WILLISTON, ND – North Dakota humanities researcher and host of The Thomas Jefferson Hour Clay Jenkinson visited Williston on Friday to promote his new book, which he says raises big questions about Dakota’s future North.
Jenkinson says he hopes the book, The Language of Cottonwoods, initiates a statewide discussion about North Dakotas, their values, and where the state is heading. He believes the state is at a crossroads as family farms, the backbone of North Dakota, slowly transform into more industrialized agriculture. He fears that this change could accelerate emigration from the state and damage rural areas.
“It will have a corrosive effect on the life of the small towns because these small towns exist to support the farms and when there are no more people living on the farms, these towns will empty themselves even more than they are. have been, âJenkinson said.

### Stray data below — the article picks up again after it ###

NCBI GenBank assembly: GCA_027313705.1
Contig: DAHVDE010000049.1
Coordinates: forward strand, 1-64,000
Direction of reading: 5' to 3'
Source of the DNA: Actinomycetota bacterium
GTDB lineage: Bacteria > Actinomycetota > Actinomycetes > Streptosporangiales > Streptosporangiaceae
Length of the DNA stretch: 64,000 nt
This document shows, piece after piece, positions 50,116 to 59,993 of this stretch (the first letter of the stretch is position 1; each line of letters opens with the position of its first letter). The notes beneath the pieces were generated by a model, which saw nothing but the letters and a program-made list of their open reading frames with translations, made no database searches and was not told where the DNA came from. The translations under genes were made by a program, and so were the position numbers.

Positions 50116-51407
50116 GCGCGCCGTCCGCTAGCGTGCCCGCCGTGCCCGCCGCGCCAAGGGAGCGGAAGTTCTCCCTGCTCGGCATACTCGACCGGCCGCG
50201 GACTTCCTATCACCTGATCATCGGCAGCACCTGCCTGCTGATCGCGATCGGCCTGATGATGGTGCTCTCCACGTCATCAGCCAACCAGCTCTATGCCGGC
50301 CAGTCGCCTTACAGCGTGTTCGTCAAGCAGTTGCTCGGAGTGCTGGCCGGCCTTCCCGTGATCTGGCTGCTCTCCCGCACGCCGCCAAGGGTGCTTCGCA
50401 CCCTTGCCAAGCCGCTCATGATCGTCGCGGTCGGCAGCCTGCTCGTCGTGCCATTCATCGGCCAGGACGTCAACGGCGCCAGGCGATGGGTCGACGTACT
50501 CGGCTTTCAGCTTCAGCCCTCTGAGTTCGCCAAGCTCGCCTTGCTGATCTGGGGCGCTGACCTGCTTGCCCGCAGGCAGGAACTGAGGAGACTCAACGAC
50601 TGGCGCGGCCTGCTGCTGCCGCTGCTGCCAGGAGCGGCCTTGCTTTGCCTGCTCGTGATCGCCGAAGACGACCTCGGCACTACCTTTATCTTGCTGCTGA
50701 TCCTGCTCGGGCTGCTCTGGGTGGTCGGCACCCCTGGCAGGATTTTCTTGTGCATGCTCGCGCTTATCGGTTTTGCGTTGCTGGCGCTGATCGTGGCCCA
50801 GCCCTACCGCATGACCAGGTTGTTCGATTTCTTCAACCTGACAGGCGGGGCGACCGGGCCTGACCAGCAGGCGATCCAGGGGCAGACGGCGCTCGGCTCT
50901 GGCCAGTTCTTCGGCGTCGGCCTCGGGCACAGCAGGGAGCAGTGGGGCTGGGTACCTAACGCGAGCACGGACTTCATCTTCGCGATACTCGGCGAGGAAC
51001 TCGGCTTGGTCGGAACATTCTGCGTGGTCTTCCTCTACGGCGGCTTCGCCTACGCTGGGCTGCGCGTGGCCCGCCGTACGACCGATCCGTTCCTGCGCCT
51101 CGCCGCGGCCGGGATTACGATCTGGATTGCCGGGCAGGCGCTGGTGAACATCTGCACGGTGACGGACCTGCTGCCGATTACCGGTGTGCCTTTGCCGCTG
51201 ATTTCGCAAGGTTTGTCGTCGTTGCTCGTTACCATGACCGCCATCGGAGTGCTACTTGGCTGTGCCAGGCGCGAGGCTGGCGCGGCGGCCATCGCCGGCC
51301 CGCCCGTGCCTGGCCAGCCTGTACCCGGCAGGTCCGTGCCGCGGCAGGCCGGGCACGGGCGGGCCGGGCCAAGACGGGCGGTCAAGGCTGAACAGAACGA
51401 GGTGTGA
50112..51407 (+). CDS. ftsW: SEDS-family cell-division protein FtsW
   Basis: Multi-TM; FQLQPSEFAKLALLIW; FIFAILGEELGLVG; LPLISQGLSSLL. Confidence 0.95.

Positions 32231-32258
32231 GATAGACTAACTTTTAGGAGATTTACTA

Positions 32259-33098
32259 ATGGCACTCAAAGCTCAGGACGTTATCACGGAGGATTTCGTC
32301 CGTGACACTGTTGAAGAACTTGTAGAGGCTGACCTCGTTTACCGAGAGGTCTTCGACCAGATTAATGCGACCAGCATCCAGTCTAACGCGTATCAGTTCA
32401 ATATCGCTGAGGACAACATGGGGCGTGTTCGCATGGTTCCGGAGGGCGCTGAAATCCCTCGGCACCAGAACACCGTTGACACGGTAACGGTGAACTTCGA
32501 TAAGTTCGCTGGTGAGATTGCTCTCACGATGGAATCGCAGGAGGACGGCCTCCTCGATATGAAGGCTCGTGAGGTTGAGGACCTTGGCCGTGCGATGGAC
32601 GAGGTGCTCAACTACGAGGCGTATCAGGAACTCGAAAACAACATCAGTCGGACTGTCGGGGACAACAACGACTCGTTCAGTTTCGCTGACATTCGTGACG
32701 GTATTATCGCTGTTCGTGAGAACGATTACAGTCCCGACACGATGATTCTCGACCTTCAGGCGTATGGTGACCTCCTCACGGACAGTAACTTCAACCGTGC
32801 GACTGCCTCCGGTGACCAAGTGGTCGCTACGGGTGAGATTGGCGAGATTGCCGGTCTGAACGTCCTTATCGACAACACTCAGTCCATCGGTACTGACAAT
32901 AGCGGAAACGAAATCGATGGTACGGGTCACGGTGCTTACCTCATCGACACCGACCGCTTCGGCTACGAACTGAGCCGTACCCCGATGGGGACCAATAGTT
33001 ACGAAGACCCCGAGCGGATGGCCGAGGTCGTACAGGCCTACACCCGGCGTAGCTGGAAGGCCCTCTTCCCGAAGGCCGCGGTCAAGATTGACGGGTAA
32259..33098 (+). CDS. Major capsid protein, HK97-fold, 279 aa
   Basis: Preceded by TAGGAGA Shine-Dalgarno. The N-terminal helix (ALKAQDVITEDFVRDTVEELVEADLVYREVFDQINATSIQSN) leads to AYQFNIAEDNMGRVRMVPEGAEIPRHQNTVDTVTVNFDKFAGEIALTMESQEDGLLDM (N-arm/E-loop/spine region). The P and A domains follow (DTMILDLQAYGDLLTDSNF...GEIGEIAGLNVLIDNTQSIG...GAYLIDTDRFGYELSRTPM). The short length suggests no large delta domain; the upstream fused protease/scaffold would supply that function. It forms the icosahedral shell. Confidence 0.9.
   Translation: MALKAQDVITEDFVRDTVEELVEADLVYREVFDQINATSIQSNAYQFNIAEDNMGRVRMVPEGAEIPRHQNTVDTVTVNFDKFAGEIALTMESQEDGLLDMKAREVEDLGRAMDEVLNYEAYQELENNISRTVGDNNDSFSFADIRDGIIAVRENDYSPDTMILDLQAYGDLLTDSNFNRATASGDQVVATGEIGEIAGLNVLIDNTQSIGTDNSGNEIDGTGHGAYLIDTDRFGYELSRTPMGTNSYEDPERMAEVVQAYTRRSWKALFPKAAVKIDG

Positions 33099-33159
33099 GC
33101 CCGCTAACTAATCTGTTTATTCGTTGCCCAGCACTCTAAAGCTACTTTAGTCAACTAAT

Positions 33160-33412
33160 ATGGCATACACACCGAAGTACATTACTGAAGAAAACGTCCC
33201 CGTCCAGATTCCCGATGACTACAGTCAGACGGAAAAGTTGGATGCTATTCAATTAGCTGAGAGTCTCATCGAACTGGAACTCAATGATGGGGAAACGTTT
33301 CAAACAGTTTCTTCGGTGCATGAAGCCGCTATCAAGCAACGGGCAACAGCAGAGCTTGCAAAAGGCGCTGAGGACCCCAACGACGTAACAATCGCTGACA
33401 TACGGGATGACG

Jenkinson argues that the state should develop a new “homestead law” that would make North Dakota a safe place for young farmers.
Jenkinson says the takeaway from the book is that the state is currently on an unsustainable path, so he’s calling on the public to “reinvent themselves.” He says Williston’s diversity thanks to the oil boom makes him a role model for bringing change and new ideas.
âThe North Dakotas are a little uncomfortable with this. I think we need to be more generous in this regard because we will not be able to support the North Dakota project from our own DNA. We need new ideas, we need new perspectives, we need to be challenged, we need to be open to all of this, âhe says.
The book also provides thoughts on the pros and cons of the oil boom and recommendations on how to handle another boom better than last time.
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